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Apple (NASDAQ:AAPL) unsuccessfully lost its case against Motorola Mobility (NYSE:MMI). Apple believed that Motorola Mobility violated three of Apple's patents. However, the International Trade Commission ruled in favor of Motorola Mobility, stating that they did not infringe on any of Apple's patents.

This latest news is among a series of patent litigations that is taking place. The technology world has become extremely focused on patents due to the power they have in certain markets. Patents can stave off competition as well create a large royalty stream in certain cases.

Google (NASDAQ:GOOG) is in the final stages of acquiring Motorola Mobility. The biggest reason for the acquisition is that Google will officially be able to have freedom to work on applications for its Droid O/S without having to worry about patent litigations. These litigations take a long time to resolve and the legal fees alone have a material impact to profitability. The case's outcome is a positive for Google, as it shows that the Apple will be less likely to sue over patent infringement.

Just like various other companies, Apple has been building up its patent portfolio at a rapid pace. The company is now the largest in the world by market cap and therefore will make sure competitors will not infringe on its patents. This is similar to what Microsoft (NASDAQ:MSFT) did in the 90s when it came to infringement.

In 2011, Apple was awarded 676 patents. Apple has been going after any company that it believes to be violating its patents. Apple is not only in a litigation with Motorola, but also with Samsung (OTC:SSNLF) and HTC.

While Apple is in the middle of disputes with these companies, they may be better off settling with these companies instead of doing what Microsoft did back in the day. Microsoft was largely seen as an evil villain when it set out to go after anyone that possibly infringed on its patents.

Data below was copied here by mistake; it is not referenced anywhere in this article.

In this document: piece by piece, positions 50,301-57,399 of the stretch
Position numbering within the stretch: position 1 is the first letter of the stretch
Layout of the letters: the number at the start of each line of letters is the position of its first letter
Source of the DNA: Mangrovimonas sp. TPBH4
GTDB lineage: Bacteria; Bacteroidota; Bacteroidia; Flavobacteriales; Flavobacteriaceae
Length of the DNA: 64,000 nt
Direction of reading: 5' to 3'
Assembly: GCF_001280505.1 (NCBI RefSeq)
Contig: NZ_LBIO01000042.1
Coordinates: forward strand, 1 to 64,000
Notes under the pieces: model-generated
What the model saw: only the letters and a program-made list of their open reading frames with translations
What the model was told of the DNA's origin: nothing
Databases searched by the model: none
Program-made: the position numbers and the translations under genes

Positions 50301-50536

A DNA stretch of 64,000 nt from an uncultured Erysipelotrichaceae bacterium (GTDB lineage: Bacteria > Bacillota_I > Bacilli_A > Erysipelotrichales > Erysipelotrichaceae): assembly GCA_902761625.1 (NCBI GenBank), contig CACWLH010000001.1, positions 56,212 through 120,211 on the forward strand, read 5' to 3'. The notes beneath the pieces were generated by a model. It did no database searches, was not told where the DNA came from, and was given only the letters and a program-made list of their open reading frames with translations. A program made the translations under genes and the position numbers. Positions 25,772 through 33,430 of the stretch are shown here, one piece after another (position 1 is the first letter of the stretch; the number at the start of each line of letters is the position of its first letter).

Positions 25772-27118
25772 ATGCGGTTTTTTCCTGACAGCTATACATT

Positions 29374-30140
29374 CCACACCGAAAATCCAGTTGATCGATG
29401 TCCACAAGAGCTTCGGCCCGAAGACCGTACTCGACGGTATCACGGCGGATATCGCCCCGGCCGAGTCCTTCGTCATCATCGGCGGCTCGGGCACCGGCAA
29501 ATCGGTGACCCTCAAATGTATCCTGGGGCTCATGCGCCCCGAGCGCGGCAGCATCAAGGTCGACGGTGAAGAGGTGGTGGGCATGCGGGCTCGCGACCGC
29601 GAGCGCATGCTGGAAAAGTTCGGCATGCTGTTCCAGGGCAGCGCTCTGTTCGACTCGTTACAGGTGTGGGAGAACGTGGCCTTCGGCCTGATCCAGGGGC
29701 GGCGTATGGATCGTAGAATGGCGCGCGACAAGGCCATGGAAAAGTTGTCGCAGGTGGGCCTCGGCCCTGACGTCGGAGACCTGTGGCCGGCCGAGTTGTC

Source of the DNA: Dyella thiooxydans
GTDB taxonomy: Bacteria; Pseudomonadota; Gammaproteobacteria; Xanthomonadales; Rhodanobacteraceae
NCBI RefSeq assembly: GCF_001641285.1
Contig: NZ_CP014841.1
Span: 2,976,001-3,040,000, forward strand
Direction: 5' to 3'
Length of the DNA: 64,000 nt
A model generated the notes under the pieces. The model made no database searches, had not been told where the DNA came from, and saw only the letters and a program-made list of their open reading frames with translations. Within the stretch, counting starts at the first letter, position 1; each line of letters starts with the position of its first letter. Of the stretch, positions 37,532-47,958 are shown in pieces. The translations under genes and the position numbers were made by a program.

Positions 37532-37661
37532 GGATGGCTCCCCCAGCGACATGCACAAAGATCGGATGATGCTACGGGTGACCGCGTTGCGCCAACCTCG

Apple should not wage patent disputes for the sake of staving off competition or getting paid a large settlement. If Apple plays its cards right, they could monetize on these patents by allowing companies to use them and charge them royalties. For example, Apple filed an injunction against Samsung for the Galaxy tablet 10.1. Kevin Rivette, managing partner of 3LP Advisors said:

Apple is better off negotiating a settlement that would grant it some benefit in exchange for licensing its technology. Instead, Apple scores surface wins, but the manufacturers on the losing end need only modify their design to get around the imposed restrictions.

Eventually companies will find a way to avoid patent infringement. These issues could be solved by simply collecting royalties. For example, HTC phones that display phone numbers in a certain way were infringing on Apple's patents. The court banned the sale of any HTC device with that feature. HTC saw very little material impact from this. If Apple were smart they would allow HTC to use the feature for a price.

Royalty streams can be very good for shareholders of companies. They allow the company to earn a stable income with little to no expenses. All these companies have to do is license. Apple could really use this to the benefit of shareholders, but if the company keeps pushing for a lawsuit, these companies will find ways to get around using Apple's patents. This means the value of patents goes down and that has a negative impact on shareholders.

Apple should learn from the mistakes of companies like Eastman Kodak (EK). Kodak recently sued Apple for patent infringement. Kodak has been fighting to stave off bankruptcy. It seems that management is not fully leveraging its patents in the right way either. Instead of going after Apple, Kodak should be working with them by licensing its patents. Apple should not follow the mistakes of Kodak, but rather focus on licensing its patents.

Apple should stop trying to wage a patent war because eventually its competitors will find ways to get around it. Apple can create some strong royalty streams by allowing its competitors to license its technology.

Source: Apple Should Stop Trying To Wage A Patent War